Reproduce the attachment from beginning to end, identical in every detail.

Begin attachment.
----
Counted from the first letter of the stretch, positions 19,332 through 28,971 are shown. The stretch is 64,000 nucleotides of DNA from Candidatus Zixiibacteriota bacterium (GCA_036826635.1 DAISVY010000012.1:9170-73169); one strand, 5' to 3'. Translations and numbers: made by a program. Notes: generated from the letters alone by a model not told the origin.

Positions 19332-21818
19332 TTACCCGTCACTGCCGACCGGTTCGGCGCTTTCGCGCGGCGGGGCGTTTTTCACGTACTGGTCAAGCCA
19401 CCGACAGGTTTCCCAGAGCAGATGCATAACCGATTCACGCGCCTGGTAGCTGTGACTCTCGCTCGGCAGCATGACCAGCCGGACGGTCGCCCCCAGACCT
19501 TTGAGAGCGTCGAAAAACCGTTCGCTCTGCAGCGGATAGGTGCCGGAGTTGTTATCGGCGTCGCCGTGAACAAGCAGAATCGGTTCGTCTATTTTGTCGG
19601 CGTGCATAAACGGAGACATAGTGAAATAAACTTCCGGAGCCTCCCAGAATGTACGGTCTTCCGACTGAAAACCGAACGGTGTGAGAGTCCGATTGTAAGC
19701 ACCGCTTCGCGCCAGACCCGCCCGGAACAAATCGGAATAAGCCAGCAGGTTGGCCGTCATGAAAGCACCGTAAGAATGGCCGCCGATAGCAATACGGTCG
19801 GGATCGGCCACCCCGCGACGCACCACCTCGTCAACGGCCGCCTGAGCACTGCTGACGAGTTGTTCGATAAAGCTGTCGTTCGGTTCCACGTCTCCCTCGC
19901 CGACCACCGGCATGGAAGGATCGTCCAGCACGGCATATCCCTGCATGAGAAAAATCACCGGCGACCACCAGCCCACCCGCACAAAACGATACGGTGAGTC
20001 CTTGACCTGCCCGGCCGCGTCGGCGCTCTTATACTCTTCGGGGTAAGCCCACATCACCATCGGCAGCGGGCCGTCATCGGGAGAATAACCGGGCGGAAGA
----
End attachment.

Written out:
Counted from the first letter of the stretch, positions 19,332 through 28,971 are shown. The stretch is 64,000 nucleotides of DNA from Candidatus Zixiibacteriota bacterium (GCA_036826635.1 DAISVY010000012.1:9170-73169); one strand, 5' to 3'. Translations and numbers: made by a program. Notes: generated from the letters alone by a model not told the origin.

Positions 19332-21818
19332 TTACCCGTCACTGCCGACCGGTTCGGCGCTTTCGCGCGGCGGGGCGTTTTTCACGTACTGGTCAAGCCA
19401 CCGACAGGTTTCCCAGAGCAGATGCATAACCGATTCACGCGCCTGGTAGCTGTGACTCTCGCTCGGCAGCATGACCAGCCGGACGGTCGCCCCCAGACCT
19501 TTGAGAGCGTCGAAAAACCGTTCGCTCTGCAGCGGATAGGTGCCGGAGTTGTTATCGGCGTCGCCGTGAACAAGCAGAATCGGTTCGTCTATTTTGTCGG
19601 CGTGCATAAACGGAGACATAGTGAAATAAACTTCCGGAGCCTCCCAGAATGTACGGTCTTCCGACTGAAAACCGAACGGTGTGAGAGTCCGATTGTAAGC
19701 ACCGCTTCGCGCCAGACCCGCCCGGAACAAATCGGAATAAGCCAGCAGGTTGGCCGTCATGAAAGCACCGTAAGAATGGCCGCCGATAGCAATACGGTCG
19801 GGATCGGCCACCCCGCGACGCACCACCTCGTCAACGGCCGCCTGAGCACTGCTGACGAGTTGTTCGATAAAGCTGTCGTTCGGTTCCACGTCTCCCTCGC
19901 CGACCACCGGCATGGAAGGATCGTCCAGCACGGCATATCCCTGCATGAGAAAAATCACCGGCGACCACCAGCCCACCCGCACAAAACGATACGGTGAGTC
20001 CTTGACCTGCCCGGCCGCGTCGGCGCTCTTATACTCTTCGGGGTAAGCCCACATCACCATCGGCAGCGGGCCGTCATCGGGAGAATAACCGGGCGGAAGA